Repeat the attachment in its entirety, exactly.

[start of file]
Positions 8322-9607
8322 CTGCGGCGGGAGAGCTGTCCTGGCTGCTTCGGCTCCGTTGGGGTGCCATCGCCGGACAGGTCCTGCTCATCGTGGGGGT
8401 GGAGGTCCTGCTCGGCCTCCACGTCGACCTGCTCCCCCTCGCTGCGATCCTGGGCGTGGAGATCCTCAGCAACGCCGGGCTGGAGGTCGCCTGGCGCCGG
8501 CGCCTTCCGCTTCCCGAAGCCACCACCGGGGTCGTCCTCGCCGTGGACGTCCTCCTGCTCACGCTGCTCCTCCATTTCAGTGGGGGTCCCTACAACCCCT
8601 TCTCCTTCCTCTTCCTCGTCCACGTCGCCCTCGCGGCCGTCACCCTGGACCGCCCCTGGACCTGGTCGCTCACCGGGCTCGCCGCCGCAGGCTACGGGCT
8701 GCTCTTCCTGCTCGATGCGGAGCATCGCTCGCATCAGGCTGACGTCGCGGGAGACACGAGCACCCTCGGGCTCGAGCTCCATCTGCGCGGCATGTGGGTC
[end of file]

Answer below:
Positions 8322-9607
8322 CTGCGGCGGGAGAGCTGTCCTGGCTGCTTCGGCTCCGTTGGGGTGCCATCGCCGGACAGGTCCTGCTCATCGTGGGGGT
8401 GGAGGTCCTGCTCGGCCTCCACGTCGACCTGCTCCCCCTCGCTGCGATCCTGGGCGTGGAGATCCTCAGCAACGCCGGGCTGGAGGTCGCCTGGCGCCGG
8501 CGCCTTCCGCTTCCCGAAGCCACCACCGGGGTCGTCCTCGCCGTGGACGTCCTCCTGCTCACGCTGCTCCTCCATTTCAGTGGGGGTCCCTACAACCCCT
8601 TCTCCTTCCTCTTCCTCGTCCACGTCGCCCTCGCGGCCGTCACCCTGGACCGCCCCTGGACCTGGTCGCTCACCGGGCTCGCCGCCGCAGGCTACGGGCT
8701 GCTCTTCCTGCTCGATGCGGAGCATCGCTCGCATCAGGCTGACGTCGCGGGAGACACGAGCACCCTCGGGCTCGAGCTCCATCTGCGCGGCATGTGGGTC